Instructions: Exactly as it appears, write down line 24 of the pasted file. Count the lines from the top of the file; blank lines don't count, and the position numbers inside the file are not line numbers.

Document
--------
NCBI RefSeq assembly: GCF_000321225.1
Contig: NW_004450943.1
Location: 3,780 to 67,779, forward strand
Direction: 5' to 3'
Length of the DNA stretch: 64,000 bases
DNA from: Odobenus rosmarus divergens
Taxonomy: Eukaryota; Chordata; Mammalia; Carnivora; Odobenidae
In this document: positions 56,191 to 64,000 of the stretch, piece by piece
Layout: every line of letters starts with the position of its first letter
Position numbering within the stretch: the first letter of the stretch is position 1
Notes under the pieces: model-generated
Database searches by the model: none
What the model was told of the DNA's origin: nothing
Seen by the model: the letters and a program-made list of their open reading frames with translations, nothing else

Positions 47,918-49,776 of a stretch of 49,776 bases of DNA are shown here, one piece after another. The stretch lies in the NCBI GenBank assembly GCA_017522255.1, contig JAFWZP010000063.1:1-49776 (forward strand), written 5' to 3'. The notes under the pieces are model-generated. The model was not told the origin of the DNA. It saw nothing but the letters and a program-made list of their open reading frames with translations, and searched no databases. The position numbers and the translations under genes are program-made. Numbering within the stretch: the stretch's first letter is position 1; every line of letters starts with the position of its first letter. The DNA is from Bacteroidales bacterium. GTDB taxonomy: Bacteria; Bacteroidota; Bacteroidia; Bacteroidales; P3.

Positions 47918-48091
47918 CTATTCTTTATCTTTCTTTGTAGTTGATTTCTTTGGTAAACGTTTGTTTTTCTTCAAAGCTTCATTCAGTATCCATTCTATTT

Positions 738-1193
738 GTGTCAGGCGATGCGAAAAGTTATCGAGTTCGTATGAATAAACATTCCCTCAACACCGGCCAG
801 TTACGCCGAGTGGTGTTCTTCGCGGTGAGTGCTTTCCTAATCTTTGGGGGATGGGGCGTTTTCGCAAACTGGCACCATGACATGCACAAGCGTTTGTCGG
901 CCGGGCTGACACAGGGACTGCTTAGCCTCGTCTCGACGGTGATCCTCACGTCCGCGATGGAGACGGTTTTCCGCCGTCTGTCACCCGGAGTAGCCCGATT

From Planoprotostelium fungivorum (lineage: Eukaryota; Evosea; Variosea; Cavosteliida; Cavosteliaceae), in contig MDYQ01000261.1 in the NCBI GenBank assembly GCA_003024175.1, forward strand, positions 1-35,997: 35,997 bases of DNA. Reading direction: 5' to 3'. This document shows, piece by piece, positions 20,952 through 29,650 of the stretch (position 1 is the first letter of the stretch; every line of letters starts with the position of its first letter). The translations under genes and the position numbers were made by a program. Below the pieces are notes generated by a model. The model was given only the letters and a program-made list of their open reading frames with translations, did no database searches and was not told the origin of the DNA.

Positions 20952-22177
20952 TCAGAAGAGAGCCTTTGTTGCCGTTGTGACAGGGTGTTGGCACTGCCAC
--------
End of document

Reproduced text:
20952 TCAGAAGAGAGCCTTTGTTGCCGTTGTGACAGGGTGTTGGCACTGCCAC